Tuesday, 30 November 2010

Christmas begins tomorrow

This year I had my own usual personal deadlines for November 30th: finish Christmas cards and chocolates. Done. (Tis the season for burning the candle at both ends.)

Then there was the additional deadline for BYU early-consideration application (tomorrow, technically). Also done - not that I did much besides obsess over whether they'd receive Jaclyn's high school transcripts in time, or at all. We sent them priority mail, which is track-able and darn if those documents didn't sit in a post office somewhere for ten days after they crossed the border and before they were delivered. What was with that? Though the greater headache was the international applicant requirement to provide official bank statements showing an account holding $20,000 cash in U.S. funds. I'm pretty sure that was an American government requirement, not something unique to BYU. I guess they don't want anyone to enter the country on a student visa, only to stay and not have the money for college. Still. How many of you have a bank account with a balance over $20,000? Neither did we - and they didn't want to see mutual funds or anything like that. Cash only, please.

Speaking of money, I've been spending plenty of it and not on Christmas shopping. Carmen got braces. We bought Steven a new snowboard (Technically a Christmas present, but early. And don't worry about us, we're very good about holding strong and not buying more when Christmas gets closer.) Then I took my DSLR camera in to get fixed, and since that's going to take 6-8 weeks I walked out with a new point & shoot camera, which is counting as my birthday present.

But tomorrow is December 1st, the beginning of family fun and traditions. Good night, November.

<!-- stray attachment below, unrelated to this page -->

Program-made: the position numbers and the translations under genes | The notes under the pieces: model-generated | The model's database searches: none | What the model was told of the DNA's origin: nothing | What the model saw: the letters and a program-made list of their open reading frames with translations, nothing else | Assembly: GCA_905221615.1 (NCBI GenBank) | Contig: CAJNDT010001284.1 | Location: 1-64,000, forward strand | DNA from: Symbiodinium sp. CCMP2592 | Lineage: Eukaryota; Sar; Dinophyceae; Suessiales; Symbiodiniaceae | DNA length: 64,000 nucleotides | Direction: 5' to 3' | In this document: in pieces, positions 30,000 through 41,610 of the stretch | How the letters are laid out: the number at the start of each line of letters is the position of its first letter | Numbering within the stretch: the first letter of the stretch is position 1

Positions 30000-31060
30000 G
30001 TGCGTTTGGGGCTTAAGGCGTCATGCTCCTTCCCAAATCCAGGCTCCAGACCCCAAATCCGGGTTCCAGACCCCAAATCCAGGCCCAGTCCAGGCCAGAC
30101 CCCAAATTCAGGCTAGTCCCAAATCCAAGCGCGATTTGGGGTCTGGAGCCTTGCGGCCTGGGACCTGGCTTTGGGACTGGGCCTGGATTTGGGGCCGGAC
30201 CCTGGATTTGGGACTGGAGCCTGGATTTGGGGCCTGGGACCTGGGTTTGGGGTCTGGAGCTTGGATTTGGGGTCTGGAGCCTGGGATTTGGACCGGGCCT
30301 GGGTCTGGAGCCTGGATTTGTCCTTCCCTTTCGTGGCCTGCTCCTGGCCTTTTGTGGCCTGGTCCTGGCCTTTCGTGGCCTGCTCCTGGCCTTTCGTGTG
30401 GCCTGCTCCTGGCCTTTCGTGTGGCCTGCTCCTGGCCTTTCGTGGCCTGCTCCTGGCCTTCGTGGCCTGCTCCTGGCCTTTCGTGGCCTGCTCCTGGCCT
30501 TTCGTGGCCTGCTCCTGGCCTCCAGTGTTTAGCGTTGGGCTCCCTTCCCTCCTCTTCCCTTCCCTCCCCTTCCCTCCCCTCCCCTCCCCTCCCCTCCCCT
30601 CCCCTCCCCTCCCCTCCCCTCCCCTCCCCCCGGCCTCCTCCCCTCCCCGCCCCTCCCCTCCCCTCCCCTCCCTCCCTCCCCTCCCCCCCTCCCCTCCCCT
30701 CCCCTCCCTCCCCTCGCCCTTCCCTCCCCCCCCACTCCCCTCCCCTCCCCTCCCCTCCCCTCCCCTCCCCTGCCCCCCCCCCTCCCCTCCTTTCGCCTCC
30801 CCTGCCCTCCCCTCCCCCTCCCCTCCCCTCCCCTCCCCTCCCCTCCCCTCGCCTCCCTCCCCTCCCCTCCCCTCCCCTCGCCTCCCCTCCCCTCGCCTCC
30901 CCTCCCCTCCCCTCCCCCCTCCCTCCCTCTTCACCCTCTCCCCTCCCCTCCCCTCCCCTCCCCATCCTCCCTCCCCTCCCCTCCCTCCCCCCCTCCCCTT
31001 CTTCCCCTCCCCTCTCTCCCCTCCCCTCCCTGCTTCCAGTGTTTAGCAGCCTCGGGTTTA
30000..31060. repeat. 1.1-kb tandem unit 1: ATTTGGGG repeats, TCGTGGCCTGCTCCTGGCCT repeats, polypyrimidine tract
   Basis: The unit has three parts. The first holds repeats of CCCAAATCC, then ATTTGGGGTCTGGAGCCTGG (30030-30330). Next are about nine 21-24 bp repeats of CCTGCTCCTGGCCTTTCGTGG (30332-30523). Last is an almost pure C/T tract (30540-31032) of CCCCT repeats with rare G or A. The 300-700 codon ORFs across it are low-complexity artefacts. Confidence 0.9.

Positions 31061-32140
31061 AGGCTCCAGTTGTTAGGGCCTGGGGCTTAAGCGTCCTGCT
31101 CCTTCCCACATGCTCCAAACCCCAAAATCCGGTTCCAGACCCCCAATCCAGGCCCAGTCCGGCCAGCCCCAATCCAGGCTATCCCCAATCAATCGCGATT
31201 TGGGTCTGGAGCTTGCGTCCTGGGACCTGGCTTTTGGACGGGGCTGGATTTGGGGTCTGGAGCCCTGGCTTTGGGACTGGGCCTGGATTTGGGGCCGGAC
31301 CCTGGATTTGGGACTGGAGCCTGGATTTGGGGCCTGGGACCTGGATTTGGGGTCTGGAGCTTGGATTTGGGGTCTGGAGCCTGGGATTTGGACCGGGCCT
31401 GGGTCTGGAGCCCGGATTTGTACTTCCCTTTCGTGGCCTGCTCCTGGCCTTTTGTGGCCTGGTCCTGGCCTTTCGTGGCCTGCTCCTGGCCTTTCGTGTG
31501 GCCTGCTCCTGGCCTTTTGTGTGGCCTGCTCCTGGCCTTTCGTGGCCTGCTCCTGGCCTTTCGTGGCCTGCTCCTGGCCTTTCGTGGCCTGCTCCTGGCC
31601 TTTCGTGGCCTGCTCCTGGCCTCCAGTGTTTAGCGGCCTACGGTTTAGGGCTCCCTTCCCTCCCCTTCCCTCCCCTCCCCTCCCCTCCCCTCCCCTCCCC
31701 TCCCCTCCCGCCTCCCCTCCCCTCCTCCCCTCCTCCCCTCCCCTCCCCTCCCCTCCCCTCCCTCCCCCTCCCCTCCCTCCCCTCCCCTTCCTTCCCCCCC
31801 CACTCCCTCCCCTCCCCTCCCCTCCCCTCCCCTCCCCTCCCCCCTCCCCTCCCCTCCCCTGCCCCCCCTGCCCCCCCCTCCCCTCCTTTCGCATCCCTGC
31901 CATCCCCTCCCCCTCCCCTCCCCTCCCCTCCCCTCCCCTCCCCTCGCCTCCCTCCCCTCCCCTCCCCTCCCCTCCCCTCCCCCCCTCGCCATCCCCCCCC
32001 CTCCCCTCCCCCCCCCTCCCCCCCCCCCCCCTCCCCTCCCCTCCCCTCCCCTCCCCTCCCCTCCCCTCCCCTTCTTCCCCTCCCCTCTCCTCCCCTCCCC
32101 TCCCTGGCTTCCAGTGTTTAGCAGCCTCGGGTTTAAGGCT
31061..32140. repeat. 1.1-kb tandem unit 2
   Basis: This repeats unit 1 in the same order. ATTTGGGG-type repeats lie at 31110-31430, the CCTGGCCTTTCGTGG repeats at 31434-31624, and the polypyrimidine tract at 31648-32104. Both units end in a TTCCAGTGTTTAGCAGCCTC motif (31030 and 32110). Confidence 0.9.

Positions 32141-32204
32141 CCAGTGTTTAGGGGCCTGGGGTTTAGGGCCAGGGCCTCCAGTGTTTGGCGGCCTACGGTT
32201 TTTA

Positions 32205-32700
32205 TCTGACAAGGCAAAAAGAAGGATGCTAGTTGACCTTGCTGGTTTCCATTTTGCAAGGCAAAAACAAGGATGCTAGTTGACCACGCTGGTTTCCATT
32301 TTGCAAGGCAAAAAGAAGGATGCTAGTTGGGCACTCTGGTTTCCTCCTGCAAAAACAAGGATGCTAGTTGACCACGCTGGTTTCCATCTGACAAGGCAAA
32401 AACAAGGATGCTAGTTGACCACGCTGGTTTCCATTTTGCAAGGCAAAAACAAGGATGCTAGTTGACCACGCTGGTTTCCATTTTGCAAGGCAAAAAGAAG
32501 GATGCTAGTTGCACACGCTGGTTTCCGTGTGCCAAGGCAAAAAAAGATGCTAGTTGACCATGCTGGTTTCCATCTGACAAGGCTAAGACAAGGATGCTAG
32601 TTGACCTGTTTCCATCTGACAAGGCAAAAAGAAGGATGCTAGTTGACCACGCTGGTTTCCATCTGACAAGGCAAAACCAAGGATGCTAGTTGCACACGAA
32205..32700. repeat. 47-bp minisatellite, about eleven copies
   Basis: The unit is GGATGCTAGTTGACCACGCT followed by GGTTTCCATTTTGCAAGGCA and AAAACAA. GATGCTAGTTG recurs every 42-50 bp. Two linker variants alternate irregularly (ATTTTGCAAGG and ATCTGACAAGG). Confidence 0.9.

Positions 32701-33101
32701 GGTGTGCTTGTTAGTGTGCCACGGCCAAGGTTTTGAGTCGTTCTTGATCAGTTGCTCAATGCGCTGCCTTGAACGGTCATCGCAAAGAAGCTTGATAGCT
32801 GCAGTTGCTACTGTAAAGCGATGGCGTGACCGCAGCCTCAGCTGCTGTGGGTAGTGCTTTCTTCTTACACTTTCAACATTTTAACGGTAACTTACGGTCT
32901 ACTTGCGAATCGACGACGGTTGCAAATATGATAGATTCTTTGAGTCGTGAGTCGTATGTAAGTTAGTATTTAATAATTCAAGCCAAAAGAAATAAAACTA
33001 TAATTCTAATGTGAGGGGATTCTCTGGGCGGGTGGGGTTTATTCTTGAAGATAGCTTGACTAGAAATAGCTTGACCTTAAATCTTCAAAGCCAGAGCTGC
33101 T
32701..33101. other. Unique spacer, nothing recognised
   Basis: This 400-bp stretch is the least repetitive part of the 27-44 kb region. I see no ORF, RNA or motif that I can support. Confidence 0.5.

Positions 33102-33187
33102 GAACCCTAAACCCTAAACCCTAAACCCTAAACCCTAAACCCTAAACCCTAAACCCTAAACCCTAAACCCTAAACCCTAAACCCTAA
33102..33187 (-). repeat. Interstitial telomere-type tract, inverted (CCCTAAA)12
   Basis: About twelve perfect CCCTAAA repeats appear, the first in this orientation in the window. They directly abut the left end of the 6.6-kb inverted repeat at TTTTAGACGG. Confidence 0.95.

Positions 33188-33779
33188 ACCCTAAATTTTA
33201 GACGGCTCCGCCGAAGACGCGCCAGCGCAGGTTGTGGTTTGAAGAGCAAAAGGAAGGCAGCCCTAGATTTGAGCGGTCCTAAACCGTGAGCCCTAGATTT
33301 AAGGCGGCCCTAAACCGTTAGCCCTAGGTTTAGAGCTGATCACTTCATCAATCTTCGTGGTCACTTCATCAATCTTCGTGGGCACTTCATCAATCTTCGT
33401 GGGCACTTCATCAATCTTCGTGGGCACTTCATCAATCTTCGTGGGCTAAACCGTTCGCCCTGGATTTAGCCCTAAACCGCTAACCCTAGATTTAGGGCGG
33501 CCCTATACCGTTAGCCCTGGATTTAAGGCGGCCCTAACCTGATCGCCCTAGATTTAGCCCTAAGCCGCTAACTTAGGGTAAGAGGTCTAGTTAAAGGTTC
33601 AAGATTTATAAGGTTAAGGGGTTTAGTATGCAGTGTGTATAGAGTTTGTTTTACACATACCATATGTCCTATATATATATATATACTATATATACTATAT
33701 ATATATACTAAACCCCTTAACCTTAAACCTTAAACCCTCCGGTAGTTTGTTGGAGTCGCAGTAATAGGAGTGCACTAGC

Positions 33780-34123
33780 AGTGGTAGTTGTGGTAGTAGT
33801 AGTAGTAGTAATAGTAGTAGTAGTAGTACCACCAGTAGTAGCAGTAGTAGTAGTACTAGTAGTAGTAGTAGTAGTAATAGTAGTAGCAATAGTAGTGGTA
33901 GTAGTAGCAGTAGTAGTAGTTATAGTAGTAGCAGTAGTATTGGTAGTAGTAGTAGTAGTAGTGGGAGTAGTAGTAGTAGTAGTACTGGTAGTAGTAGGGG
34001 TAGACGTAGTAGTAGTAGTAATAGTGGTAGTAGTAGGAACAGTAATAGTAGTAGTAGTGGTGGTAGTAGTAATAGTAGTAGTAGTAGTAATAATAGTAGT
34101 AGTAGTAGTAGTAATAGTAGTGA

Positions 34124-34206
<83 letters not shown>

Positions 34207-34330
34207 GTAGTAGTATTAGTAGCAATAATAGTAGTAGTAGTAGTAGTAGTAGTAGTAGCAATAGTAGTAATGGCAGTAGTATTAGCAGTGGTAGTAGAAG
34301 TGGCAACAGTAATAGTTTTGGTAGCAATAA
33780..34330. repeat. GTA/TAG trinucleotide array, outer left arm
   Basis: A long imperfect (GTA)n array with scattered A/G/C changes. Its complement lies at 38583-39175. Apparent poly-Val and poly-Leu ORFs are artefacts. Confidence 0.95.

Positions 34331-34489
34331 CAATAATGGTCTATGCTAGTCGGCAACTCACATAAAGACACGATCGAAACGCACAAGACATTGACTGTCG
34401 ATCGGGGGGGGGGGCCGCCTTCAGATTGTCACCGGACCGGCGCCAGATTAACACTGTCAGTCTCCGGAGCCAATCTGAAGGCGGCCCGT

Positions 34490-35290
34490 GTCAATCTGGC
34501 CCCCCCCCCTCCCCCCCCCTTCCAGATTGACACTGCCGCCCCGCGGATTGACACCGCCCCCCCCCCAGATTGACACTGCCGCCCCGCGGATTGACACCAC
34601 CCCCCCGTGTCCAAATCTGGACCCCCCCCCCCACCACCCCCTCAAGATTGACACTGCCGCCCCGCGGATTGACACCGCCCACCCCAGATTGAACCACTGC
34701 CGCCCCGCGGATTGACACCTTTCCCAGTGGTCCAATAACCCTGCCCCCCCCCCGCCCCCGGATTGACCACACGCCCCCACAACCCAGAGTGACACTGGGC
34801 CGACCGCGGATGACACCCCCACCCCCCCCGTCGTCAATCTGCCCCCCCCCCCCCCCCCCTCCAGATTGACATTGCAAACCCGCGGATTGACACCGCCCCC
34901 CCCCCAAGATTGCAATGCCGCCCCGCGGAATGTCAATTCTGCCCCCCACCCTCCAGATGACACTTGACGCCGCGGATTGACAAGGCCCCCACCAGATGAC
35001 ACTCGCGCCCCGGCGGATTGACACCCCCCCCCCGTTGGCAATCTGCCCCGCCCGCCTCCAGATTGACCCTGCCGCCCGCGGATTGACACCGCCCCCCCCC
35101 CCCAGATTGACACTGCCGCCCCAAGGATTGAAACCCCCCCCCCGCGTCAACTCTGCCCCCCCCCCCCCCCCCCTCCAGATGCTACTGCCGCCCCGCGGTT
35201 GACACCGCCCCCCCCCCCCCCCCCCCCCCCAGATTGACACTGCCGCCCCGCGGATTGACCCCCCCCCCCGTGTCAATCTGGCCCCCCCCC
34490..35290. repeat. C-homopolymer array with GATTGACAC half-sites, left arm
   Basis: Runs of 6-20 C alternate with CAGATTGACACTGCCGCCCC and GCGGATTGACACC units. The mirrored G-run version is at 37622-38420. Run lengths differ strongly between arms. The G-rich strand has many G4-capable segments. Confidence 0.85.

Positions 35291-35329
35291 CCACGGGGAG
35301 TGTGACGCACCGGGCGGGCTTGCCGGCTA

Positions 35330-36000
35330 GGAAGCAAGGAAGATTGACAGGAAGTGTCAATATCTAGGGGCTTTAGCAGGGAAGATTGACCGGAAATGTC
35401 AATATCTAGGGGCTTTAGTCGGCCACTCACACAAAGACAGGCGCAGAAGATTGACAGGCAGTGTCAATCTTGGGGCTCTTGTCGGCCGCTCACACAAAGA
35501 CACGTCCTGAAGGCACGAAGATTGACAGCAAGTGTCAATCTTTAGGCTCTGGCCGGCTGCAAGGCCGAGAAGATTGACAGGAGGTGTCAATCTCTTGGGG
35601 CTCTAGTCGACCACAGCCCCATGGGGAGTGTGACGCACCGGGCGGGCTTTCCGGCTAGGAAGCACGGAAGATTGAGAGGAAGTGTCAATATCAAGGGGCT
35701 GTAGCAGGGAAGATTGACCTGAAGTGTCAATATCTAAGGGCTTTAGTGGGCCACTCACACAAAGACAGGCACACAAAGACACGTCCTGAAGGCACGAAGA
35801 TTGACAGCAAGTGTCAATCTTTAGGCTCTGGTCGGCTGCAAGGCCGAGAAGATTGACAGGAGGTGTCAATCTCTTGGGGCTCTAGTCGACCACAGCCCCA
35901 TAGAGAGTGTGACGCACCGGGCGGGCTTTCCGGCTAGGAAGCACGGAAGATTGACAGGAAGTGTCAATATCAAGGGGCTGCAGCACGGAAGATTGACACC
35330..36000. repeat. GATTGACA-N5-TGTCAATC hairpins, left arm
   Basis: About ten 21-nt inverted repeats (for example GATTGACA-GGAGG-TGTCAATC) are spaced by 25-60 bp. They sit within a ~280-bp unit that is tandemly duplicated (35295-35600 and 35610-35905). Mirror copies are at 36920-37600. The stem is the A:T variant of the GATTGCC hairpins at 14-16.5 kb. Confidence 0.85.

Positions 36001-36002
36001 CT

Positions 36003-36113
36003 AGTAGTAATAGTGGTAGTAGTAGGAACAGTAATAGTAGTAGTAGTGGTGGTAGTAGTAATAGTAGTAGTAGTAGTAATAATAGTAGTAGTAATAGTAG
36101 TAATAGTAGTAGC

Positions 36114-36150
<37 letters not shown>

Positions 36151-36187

Saturday, 20 November 2010

Coach's Award

" . . . as voted on by all the coaches. This player demonstrates commitment, a positive attitude, and is hard working. He stands out in dedication and athleticism. Basically if we could have 40 of any one player who would it be?"

Congratulations Steven!

About a month ago Steven gave a talk in Sacrament Meeting on the subject of patience. He referred to the April 2010 conference talk by Elder Uchtdorf: 

"I learned that patience was far more than simply waiting for something to happen—patience required actively working toward worthwhile goals and not getting discouraged when results didn’t appear instantly or without effort. There is an important concept here: patience is not passive resignation, nor is it failing to act because of our fears. Patience means active waiting and enduring. It means staying with something and doing all that we can—working, hoping, and exercising faith; bearing hardship with fortitude, even when the desires of our hearts are delayed. Patience is not simply enduring; it is enduring well!"
Steven shared his experience as a first year bantam football player (in 2009) and the active patience it required to be in the youngest age group on the team, second string, but how the payoff came this season where he had the opportunity to play almost every minute of every game.

I think Steven earned this award from his first practise that first year of Bantam. Nice work Steve.

Sunday, 14 November 2010

Seven on Sunday